Telcagepant works differently than standard triptans, researchers say
MONDAY, Nov. 24 (HealthDay News) -- A drug called telcagepant proved safe and effective in treating migraines and caused fewer side effects than the widely-used migraine drug zolmitriptan (Zomig), according to a study conducted by drug maker Merck & Co.
Zolmitriptan and other triptans are effective but can cause a number of side effects, including dizziness, tingling and numbness of the skin, chest discomfort, and throat tightness. In addition, triptans cause blood vessel narrowing and aren't recommended for patients with cardiovascular disease, high blood pressure and certain migraine subtypes, according to a news release about the study.
Telcagepant is from a different class, called calcitonin gene-related peptide (CGRP) antagonists. It's believed that brain concentrations of CGRP are elevated during a migraine. CGRP antagonists don't seem to have blood vessel narrowing properties and, therefore, may not carry the same cardiovascular-related risks as triptans.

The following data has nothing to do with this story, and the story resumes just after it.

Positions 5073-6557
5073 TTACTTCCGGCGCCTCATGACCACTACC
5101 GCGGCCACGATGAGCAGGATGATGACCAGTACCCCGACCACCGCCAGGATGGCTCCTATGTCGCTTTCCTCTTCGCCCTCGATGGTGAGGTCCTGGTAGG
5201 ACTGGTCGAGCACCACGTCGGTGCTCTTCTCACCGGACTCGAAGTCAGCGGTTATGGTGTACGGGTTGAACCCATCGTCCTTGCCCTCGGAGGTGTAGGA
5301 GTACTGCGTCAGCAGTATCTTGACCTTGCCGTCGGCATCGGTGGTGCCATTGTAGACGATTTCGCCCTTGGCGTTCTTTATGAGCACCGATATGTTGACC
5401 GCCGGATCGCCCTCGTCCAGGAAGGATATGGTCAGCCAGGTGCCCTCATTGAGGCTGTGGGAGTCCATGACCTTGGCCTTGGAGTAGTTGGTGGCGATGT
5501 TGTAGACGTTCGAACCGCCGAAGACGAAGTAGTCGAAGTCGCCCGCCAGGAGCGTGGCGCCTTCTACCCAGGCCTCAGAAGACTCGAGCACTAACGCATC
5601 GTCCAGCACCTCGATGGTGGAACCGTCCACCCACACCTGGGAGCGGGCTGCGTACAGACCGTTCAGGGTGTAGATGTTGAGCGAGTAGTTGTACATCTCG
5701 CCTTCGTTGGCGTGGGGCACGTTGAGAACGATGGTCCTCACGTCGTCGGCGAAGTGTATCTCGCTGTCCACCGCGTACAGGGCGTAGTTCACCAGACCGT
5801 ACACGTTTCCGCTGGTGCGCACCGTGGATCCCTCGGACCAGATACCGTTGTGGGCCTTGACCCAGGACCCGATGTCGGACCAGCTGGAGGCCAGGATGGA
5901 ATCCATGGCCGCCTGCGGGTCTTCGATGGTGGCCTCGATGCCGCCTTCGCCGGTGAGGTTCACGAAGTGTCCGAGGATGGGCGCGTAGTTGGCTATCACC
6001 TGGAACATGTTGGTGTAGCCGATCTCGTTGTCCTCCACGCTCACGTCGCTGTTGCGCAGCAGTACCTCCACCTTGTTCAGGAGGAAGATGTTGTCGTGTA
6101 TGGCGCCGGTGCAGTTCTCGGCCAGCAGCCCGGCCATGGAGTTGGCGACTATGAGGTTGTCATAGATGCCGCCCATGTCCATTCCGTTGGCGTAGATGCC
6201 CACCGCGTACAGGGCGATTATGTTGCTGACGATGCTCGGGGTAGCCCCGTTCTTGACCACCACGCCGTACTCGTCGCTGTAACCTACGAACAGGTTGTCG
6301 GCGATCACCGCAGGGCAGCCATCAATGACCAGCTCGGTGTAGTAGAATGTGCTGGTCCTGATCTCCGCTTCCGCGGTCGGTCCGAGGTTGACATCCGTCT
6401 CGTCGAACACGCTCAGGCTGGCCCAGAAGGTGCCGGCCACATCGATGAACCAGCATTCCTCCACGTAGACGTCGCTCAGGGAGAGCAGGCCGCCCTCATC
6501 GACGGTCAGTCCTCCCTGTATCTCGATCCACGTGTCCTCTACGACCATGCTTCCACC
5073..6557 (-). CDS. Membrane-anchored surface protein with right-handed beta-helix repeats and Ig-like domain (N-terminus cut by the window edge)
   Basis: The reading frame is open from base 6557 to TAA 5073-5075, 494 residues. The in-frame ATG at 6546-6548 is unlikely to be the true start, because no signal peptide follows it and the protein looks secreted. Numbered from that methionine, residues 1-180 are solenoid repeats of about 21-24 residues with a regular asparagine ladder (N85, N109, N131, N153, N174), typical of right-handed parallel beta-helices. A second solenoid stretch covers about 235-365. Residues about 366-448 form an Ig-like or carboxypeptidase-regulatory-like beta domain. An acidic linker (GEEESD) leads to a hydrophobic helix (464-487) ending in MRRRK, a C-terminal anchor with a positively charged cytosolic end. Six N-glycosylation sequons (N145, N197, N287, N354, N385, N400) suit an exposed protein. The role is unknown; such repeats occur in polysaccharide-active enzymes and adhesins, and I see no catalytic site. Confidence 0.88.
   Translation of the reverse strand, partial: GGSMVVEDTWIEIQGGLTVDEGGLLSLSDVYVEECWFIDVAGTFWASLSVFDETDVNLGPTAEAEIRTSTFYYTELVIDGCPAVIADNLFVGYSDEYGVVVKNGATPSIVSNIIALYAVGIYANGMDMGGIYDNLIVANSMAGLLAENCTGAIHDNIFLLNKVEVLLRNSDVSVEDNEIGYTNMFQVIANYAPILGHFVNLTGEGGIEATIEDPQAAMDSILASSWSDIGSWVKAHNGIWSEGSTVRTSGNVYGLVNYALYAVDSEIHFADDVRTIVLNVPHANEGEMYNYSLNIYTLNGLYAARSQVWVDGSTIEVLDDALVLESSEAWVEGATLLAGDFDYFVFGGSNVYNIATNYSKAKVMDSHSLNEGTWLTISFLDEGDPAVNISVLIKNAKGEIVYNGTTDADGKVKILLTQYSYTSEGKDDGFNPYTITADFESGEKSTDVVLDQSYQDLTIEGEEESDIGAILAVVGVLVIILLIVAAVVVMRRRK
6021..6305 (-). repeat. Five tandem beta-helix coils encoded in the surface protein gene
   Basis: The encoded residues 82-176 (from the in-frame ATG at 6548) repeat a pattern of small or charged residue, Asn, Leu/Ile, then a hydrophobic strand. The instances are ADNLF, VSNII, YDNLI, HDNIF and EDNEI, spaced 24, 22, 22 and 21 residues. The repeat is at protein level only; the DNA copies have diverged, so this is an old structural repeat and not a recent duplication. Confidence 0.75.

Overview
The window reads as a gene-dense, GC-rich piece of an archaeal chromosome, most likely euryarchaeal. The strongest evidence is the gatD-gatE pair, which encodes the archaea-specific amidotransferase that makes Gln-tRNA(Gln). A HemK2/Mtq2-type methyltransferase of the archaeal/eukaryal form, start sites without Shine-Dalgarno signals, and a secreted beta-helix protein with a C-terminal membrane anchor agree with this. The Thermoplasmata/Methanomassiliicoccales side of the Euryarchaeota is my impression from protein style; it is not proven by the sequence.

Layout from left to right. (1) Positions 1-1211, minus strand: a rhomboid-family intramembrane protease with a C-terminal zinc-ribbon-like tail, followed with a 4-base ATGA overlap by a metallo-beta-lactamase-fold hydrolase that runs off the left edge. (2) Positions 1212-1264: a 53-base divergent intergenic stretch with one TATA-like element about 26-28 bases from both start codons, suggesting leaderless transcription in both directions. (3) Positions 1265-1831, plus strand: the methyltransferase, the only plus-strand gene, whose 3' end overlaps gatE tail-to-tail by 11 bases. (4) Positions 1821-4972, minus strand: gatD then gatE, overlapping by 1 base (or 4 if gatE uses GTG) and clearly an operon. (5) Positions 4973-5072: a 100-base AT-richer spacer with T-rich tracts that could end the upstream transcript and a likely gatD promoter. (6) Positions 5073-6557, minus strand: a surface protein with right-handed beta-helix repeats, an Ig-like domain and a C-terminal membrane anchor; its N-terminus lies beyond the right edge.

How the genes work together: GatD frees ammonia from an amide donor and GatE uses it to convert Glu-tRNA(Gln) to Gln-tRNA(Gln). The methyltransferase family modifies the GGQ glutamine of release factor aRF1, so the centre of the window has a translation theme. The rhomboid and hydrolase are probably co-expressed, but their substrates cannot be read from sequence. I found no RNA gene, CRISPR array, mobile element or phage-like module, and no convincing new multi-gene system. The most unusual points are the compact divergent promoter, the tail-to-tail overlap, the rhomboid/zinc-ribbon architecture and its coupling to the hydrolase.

This phase III study included 1,380 patients at 81 sites in Europe and the United States. The patients, who suffered from moderate or severe migraines, received either 150 milligrams or 300 milligrams of telcagepant, 5 milligrams zolmitriptan, or a placebo.
The 300-milligram dose of telcagepant was more effective than placebo for freedom from pain (27 percent of patients vs. 10 percent), pain relief (55 percent vs. 28 percent), absences of noise sensitivity (58 percent vs. 37 percent) and light sensitivity (51 percent vs. 29 percent), and nausea (65 percent vs. 55 percent), according to the study.
Telcagepant 300 milligram and zolmitriptan 5 milligram were similarly effective in treating migraines, and both were more effective than telcagepant 150 milligram. Negative side effects were reported by 31 percent of patients taking telcagepant 150 milligram, 32 percent t
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